If you got to the end of yesterday’s post you know that, after spending an entire day reviving and configuring a 7-year old Compaq PC to use with the BlueChick, it refused to start up the next morning. We tried rebooting the Compaq using the Recovering CDs without success. The only thing that happened on power up was a repeating series of long beeps which, uh, beeped, repeatedly. A bit of research on the Compaq support site indicated that there was probably some kind of hardware failure, most likely the hard drive. (Some of the RainyDay staff indicated that it was the non-Apple-ness of the frigging’ machine and thus refused to participate in this project, but that is for our “Rants page,” which we don’t have.)
The last time we really opened up a desktop PC was probably back in 2000. We remember the process as being a nightmare, which may explain why we have not attempted it since. However, PC construction apparently has progressed quite a bit since. For example, even this 2005 Compaq required no tools to open. A big knob in the backheld the side cover in place. Removing the screw allowed the cover to slide back and offthe case. Nice.
Once inside, it is clear that everything was held in place by tabs. So again, no tools were needed to remove components, including the disk drive. The drive may be freed by lifting a tab and sliding it forward. However, before we could take it out of the bay, we had to unlatch the front cover from the case and detach the power and data cables. The cables themselves also have little tabs which must be depressed in order to detach. Just pulling them will not free them. Once the drive was out, we went looking for a replacement drive.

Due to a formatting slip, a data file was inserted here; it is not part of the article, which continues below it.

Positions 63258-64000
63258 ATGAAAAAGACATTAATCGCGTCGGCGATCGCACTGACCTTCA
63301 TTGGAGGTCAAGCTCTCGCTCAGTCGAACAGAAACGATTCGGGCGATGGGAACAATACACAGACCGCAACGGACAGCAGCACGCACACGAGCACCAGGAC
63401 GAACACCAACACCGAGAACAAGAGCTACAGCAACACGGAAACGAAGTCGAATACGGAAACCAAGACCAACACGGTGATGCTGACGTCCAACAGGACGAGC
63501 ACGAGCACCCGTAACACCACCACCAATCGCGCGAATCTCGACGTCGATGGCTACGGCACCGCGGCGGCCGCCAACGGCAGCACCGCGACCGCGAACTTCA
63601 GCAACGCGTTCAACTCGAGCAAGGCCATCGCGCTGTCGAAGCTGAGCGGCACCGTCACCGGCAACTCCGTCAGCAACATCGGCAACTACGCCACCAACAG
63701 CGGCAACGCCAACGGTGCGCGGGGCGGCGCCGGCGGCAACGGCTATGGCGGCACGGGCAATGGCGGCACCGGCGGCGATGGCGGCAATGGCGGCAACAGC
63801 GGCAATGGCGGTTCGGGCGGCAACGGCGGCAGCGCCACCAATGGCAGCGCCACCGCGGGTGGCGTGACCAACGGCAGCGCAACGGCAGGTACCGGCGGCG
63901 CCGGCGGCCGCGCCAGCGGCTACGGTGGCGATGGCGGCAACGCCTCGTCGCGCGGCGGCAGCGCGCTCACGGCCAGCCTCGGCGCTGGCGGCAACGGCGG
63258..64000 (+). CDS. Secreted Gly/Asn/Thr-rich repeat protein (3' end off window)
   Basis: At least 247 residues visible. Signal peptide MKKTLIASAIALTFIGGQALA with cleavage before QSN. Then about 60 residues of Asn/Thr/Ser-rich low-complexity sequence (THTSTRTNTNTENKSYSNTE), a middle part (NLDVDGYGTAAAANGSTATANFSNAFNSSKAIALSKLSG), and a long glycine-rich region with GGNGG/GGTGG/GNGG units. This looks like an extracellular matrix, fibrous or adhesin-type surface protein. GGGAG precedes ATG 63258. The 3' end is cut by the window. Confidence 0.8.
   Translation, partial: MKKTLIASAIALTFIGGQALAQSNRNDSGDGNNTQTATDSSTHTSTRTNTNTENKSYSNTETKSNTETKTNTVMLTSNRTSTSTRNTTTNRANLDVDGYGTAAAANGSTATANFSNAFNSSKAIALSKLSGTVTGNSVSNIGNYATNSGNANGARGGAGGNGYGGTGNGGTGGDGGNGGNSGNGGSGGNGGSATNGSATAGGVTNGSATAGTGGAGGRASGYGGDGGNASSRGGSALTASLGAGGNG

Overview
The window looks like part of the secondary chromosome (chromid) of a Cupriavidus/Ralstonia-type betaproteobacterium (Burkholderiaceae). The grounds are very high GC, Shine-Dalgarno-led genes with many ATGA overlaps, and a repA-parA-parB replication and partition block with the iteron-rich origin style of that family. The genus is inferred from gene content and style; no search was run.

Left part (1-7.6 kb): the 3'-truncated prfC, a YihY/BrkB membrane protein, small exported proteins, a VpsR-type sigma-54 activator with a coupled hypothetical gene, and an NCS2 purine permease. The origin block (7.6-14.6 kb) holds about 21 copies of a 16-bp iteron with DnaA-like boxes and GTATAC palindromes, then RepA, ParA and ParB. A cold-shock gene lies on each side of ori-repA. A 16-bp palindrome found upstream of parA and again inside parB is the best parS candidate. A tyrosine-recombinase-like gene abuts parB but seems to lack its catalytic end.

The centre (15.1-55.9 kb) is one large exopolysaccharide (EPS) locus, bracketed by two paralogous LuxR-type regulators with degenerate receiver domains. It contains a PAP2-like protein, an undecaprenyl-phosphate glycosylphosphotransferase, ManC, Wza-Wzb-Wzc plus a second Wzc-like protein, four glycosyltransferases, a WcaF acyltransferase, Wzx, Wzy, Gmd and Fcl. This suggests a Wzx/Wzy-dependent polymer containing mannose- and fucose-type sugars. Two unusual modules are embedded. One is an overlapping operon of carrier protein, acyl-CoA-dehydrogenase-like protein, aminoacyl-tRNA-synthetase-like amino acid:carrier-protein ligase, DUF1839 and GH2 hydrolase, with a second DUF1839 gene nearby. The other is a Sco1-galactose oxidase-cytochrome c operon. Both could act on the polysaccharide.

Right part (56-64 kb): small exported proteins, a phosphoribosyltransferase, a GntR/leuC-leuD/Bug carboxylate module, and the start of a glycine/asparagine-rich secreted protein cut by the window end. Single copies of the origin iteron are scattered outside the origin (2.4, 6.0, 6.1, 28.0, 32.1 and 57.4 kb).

Fortunately for us, we have a Micro Center a few miles away in Cambridge. We love Micro Center because it has a large “refurbished parts” section in the store. If one is not too picky about packaging and knows exactly what one needs, replacement parts can be had at a substantial discount. Sure, there may be slightly better deals on EBay, but there is nothing like going to a brick-and-mortar store if something is needed ASAP.
We found a Western Digital 160GB SATA drive for $40, popped it in, and repeated the entire Windows XP and CNC software (CamBam, Mach3, CutViewer) installations. As with the previous installation, the entire process took the better part of three hours, because it was not a straight Windows XP install. The Compaq process creates a separate partition on the drive which holds the disk images of the installation CDs. Theoretically, the CDs are not needed because a fresh install can be made from the software stored on this separate partition. In fact, Compaq did not supply any recovery CDs with the PC. We had to purchase them separately. That is nice in theory, but if the drive crashes and you don’t have the physical CDs, you are pretty much SOL.
After repeated startups and shutdowns, the machine appeared to be running in a stable fashion. We can finally proceed to the next phase of the CNC build, which is to test the PC/BOB/SMD connection. We are waiting for some parts to arrive (EBay purchase, coming from China) so it may be a few days before we can get back to this project.
In the mean time, we will be playing around with the CNC software, studying the relevant videos on the Build Your CNC site, and trying to stay cool (heat wave in the NE area for the next few days). Stay cool!